I learned a concerning fact during a pre-Thanksgiving visit I had with Espyr’s fine team of professional health coaches. This team of health and fitness experts provide guidance, support, and accountability for employees of organizations that value the health and fitness of their workers. Groups like the US Coast Guard, the US Customs and Border Protection agency, and numerous transportation industry clients. The coaches informed me that an unanticipated consequence of the COVID-19 pandemic has been a national weight gain. And that for those who are diagnosed with COVID-19, this weigh gain can slow their recovery, contribute to complications, and generally increase their risk of death from the disease. This weight gain has occurred in an America that was already overweight. On average that additional pandemic weight gain has been 16 pounds. They pointed out surveys that have said that around ¾ of Americans gained weight during the pandemic and many were trying to shed that weight just as the holiday feasting season arrived. A big challenge.
We all know that overweight people are more likely to suffer from high blood pressure, coronary diseases, sleep problems, diabetes’s and may other negative health consequences. Long before the COVID-19 pandemic hit, the US CDC has repeatedly warned us that America’s obesity rate (defined as a Body Mass index of 30 or more) was increasing- 42% pre-pandemic. And that the annual medical cost for obese people is $1,429 higher than nonobese people. That equates to hundreds of billions of dollars of healthcare costs associated with obesity. And that this health condition like many others is preventable and is directly related to modifiable human behaviors. Employers, taxpayers, and consumers pay this enormous financial bill, while people pay with suffering and early death. So, the additional pandemic weight gain became a type of “surge upon the surge” to humbly borrow a phrase from Dr. Fauci.
It’s not surprising that Americans have gained weight in 2020. The pandemic has created a perfect combination of factors to create weight gain. They include reduced access to the many routine ways we comfort or care ourselves. Such as working out in fitness centers, socialization with friends and family, visiting restaurants and bars sports, viewing live entertainment and sporting events and many other formerly routine activities. At the same it’s made eating – and often eating not so healthy foods- an easily accessible way to provide gratification, reward, and comfort.
Speaking this dynamic in human behavior, did anyone else notice that more people started holiday decorating early this year? As in well before Thanksgiving? Many people did according to my unscientific, socially distanced survey around metro Atlanta. This early decorating was not because of holiday season creep. Like overeating, it was another consequence of pandemic psychology. Early decorating helped hasten the fulfillment of the wish of getting to a normal holiday season- at least in appearance. It also gave people a sense of control and certainty in an unusual, uncontrollable, anxiety-filled environment that is the year 2020. By the way, next up in that pandemic psychology is likely a robust holiday sales season as pandemic weary consumers splurge on themselves and others as a deserving reward for surviving a tortuous 2020.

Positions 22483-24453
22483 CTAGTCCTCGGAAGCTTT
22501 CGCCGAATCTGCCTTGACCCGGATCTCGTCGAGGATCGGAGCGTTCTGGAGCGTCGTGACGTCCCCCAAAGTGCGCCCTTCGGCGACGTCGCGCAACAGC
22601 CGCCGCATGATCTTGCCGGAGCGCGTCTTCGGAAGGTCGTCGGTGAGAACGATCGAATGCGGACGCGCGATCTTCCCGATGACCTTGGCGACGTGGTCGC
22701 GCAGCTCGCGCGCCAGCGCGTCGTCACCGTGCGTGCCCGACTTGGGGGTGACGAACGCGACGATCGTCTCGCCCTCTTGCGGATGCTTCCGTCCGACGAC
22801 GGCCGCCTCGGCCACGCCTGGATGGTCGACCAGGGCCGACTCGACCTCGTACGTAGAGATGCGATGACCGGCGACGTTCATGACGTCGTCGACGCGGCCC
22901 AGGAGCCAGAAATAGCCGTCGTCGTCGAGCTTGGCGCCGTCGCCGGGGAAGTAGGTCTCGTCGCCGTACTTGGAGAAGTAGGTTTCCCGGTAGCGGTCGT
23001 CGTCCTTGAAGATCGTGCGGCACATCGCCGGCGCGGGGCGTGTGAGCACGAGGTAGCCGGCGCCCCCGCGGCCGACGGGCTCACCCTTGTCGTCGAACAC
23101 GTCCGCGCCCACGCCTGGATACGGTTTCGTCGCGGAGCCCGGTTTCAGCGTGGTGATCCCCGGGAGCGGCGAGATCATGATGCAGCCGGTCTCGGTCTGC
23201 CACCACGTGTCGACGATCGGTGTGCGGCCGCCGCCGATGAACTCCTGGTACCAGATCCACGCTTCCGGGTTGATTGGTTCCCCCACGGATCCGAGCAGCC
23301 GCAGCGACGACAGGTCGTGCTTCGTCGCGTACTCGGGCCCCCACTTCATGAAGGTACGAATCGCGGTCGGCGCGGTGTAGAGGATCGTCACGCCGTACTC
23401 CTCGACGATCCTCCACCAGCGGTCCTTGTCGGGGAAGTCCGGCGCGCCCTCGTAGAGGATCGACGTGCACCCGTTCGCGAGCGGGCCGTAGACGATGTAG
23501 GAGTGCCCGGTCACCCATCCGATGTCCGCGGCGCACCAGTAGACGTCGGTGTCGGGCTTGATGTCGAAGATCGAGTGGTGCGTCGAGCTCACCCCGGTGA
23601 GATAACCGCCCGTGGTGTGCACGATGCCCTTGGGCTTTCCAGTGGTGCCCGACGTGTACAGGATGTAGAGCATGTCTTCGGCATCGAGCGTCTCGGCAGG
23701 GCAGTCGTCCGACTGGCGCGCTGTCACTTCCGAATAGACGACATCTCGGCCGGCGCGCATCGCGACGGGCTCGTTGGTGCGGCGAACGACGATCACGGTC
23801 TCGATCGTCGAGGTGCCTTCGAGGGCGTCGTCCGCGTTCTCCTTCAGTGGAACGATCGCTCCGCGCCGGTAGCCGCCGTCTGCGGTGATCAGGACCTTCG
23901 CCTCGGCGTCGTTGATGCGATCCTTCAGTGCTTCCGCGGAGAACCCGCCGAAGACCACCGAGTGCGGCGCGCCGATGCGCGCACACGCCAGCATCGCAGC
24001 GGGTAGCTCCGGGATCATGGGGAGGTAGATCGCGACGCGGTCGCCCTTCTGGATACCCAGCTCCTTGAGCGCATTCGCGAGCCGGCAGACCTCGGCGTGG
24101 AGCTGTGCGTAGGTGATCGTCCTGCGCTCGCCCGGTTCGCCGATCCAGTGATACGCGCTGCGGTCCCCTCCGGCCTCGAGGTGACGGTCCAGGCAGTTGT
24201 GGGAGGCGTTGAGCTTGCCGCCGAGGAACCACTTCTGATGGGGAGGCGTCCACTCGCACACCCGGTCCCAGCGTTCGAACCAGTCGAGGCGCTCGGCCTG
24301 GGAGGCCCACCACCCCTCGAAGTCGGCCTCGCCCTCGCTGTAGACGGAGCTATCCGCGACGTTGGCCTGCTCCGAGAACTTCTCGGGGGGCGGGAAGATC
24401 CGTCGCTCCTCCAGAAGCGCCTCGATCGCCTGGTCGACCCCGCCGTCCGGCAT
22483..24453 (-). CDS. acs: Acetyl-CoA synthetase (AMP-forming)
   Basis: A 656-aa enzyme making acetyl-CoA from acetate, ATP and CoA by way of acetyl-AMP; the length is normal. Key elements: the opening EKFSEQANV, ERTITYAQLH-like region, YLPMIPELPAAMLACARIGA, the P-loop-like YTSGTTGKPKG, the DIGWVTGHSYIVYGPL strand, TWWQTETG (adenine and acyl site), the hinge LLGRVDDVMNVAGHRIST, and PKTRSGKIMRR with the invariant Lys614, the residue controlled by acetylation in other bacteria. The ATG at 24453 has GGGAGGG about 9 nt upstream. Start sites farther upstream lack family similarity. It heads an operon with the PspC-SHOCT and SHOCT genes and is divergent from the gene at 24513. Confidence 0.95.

Back to weight gain. The holiday season is a very challenging time to lose those extra pounds. Many people are finding that out this week. Undoubtably health coaches will be needed and helpful after the holidays when many people will get serious about shedding the pandemic + holiday weight gains.
For employers, there is an occupational aspect to all of this that calls for leadership among the business community. This is especially true for employers of workers who must achieve and maintain fitness standards to keep their jobs. Its concern beyond just the human suffering and the healthcare costs- it’s a concern about the retention of good employees. For example, in the transportation industry the pandemic brought on a federal moratorium of the US Department of Transportation medical examinations that ensure professional drivers of tractor-trailers and buses are healthy enough to be safe on the highways. That moratorium in the US is not continuing in 2021. Professional drivers- even in the best of times- are chronically exposed to dangerously high levels of stress during their often 11 hours of driving each day. They manage and master a sedentary job with limited exercise, poor opportunities for restorative sleep and rest, constant loneliness and restricted social supports, and rest-stops full of unhealthy food choices. Additional weight gains of even a few pounds during the pandemic can mean they don’t pass this medical exam. Then they lose their job, their family’s economic security is imperiled, and their employer loses a safe driver in an industry with a chronic driver shortage. Similar risks exist in law enforcement settings. All this make right now a good time for any employer to examine resources they can offer employees to help them get fitter. And then make employees aware of these resources. Experts tell us that even a small change in weight can have positive health consequences.